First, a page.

Torque is effortless, and Honda's engineers have done a fine job making power available up near the redline. In fact, peak horsepower from the twin-turbocharged V6 is available from 6,500 to the 7,500-rpm redline. While the 2019 car doesn't insist its driver keeps the engine on the boil – it's simply not necessary when the engine makes peak torque from 2,000 to 6,000 rpm and the electric motors come in below those speeds – it's all too happy to play along if its driver wants to wind things out.
Torque is effortless, and Honda's engineers have done a fine job making power available up near the redline.
That playfulness extends beyond the powertrain, too. According to Acura, dynamic improvements weren't the only goal for the updated NSX, with engineers focusing on making the car more enjoyable, too. There's an accessibility to the NSX when lapping the track, a confidence-inspiring character that makes it great fun to experiment with. By my second stint, I've switched from the Sport Plus drive mode to the Track setting, which loosens the the stability control for more freedom, cuts the shift time of the nine-speed automatic to just 40 milliseconds, adds extra steering weight, and uncorks the exhaust.
Mid-engine cars can be tricky to drive, but the NSX feels light and manageable. It's an approachable supercar. That's partially because the steering is so predictable. The weight of the tiller in Sport Plus and Track is perfect, and, along with the improved rubber, makes the NSX turn in quickly. On the DHC's fast, right-hand sweeper, I’m able to turn in late and carry plenty of speed – it all felt surefooted, with just enough drama to keep things interesting.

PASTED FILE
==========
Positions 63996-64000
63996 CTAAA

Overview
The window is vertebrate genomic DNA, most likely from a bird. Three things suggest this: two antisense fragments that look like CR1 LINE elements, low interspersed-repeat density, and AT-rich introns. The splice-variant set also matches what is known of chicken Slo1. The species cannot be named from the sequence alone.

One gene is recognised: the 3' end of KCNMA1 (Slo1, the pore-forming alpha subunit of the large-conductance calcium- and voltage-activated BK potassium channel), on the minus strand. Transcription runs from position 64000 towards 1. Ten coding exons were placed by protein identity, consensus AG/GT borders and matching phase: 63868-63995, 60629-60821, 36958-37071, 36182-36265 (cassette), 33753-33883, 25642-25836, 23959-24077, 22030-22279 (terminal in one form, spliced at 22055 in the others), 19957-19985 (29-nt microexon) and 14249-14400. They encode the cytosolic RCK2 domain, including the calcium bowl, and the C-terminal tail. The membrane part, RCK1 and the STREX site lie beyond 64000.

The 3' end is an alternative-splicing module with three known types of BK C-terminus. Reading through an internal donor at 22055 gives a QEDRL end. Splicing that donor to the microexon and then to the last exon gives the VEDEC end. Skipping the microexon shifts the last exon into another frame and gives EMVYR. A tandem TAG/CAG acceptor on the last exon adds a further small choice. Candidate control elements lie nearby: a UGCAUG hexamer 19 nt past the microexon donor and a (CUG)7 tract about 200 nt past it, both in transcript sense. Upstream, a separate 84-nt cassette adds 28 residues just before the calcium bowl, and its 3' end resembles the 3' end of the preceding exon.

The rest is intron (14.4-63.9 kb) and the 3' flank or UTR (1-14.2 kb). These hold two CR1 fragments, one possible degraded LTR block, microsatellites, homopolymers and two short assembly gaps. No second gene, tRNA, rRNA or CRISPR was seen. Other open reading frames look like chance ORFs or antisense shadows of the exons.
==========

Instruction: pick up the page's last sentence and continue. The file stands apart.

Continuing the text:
But ultimately, it's not the NSX's poise or outright capability that harkens back to its predecessor (although admittedly, the more modern car feels far more capable than its ancestor); it's the sound. Honda engines have always had a distinct note, whether it's the VTEC scream of the brand's four-cylinders – a mint Acura Integra Type R that Honda let me try before tossing me the keys to the 1991 NSX is still leaving me misty-eyed nearly a week later – or the smooth, sonorous note of its high-revving V6s, and it's here where the 1991 and the 2019 NSX are linked most closely.
As I lapped the DHC in the 2019 NSX, I thought back to the 1991. The two cars couldn't be more different. But when I jumped on the gas pedal in the 2019 car, it didn't matter that there were three electric motors, two turbochargers, and a nine-speed automatic at work, or that the engine was so much more modern, powerful, and efficient. The engine's exhaust and intake note still worked their way into my ear and tickled my brain stem, just as that high-mileage 1991 car had earlier in the day.
The 2019 Acura NSX is better than it's ever been. It's not the icon that its predecessor is, but if you listen, it's on the right track.